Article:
The majority of excitatory synapses in the brain are found on small dendritic protrusions called spines. Although the primary postsynaptic component of a synapse, the postsynaptic density (PSD), can only be resolved at the electron microscopic level, recent studies at the light microscopic level have shown that dendritic spines are extremely dynamic, capable of changing their shape and disappearing or emerging de novo from dendritic shafts. Despite the potential limitation of electron microscopic studies providing only a snapshot of the brain at a single time point, several groups have provided evidence of learning-related synaptic plasticity that corresponds well to what is known about cytoskeletal changes among dendritic spines. An emerging view from these electron microscopic studies is that learning involves the formation of new axospinous synapses and a remodeling of existing ones that includes alterations in their size, and perhaps strength. The application of modern methodologies to electron microscopy, such as unbiased stereological sampling and postembedding immunogold localization of synaptic proteins, will continue to elaborate our understanding of synaptic plasticity associated with learning, while also complementing research conducted at the electrophysiological and light microscopic levels.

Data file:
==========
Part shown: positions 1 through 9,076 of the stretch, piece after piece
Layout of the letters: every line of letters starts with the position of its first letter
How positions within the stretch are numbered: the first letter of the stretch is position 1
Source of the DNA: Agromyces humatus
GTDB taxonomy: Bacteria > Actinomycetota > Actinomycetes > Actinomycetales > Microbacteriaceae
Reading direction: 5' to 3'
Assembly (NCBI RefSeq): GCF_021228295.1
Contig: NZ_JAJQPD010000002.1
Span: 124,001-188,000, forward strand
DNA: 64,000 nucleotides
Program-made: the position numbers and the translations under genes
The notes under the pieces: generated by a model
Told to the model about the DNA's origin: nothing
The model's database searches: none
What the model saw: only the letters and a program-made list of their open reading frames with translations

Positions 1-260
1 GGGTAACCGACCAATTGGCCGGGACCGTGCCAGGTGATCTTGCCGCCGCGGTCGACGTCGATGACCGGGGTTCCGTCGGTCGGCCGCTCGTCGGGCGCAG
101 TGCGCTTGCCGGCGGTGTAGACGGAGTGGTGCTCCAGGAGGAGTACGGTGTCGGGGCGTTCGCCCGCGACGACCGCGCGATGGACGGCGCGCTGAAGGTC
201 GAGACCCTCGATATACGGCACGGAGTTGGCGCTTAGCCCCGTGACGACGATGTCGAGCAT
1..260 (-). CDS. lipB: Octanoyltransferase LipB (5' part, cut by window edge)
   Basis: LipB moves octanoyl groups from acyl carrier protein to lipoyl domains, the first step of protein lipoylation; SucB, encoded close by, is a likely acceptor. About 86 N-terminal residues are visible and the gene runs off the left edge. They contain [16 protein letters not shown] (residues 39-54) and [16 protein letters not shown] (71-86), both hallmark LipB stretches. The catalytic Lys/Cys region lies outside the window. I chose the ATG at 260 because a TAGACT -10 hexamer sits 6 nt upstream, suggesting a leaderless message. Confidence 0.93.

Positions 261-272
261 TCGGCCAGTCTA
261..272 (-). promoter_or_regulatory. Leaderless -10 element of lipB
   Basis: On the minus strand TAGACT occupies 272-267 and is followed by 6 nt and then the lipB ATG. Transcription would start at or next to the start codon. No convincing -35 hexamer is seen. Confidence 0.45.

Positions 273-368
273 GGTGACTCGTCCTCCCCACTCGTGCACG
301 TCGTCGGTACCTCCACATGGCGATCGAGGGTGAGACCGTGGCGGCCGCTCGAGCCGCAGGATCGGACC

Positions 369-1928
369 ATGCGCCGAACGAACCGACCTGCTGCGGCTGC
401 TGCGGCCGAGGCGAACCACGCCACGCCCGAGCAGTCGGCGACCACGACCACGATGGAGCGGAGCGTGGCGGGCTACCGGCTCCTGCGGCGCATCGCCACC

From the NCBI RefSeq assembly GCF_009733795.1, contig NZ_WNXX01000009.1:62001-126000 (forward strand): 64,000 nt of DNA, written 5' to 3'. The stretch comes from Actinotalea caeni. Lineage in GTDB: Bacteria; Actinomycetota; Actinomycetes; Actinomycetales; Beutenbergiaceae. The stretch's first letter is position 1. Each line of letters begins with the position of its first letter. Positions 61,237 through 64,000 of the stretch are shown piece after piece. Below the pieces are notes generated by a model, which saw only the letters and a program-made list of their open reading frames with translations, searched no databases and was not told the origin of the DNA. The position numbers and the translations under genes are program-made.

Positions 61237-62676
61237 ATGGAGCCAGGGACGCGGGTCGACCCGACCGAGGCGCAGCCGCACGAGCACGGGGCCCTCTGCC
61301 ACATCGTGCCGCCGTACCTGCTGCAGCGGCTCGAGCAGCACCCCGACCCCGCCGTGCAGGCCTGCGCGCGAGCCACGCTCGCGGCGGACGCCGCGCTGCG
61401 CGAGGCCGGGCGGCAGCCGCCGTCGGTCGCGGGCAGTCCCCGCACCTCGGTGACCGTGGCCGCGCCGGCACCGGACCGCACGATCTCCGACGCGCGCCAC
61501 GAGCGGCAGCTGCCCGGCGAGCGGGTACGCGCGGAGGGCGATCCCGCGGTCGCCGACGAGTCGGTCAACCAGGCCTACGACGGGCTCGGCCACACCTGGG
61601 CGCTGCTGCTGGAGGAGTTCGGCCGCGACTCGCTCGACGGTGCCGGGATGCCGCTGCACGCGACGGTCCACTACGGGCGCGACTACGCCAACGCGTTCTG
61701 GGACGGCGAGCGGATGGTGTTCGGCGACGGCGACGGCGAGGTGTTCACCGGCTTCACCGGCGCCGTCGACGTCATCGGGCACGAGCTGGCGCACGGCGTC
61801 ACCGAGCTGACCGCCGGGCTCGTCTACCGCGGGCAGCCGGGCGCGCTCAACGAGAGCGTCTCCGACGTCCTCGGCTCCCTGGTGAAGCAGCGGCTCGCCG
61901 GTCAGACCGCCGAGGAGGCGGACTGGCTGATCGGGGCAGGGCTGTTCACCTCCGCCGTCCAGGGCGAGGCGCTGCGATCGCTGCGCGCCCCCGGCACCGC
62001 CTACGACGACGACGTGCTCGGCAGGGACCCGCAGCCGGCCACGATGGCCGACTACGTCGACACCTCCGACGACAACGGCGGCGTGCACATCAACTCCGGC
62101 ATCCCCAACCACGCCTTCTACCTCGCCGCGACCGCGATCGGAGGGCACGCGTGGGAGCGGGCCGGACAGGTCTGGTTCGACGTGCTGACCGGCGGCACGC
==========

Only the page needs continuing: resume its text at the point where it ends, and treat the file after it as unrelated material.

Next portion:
tDepartment of Cell and Molecular Biology, Feinberg School of Medicine, Northwestern University, Chicago, IL 60611 USA; [email protected]

'Department of Cell and Molecular Biology, Feinberg School of Medicine and Institute for Neuroscience, Northwestern University, Chicago, IL 60611 USA; [email protected]

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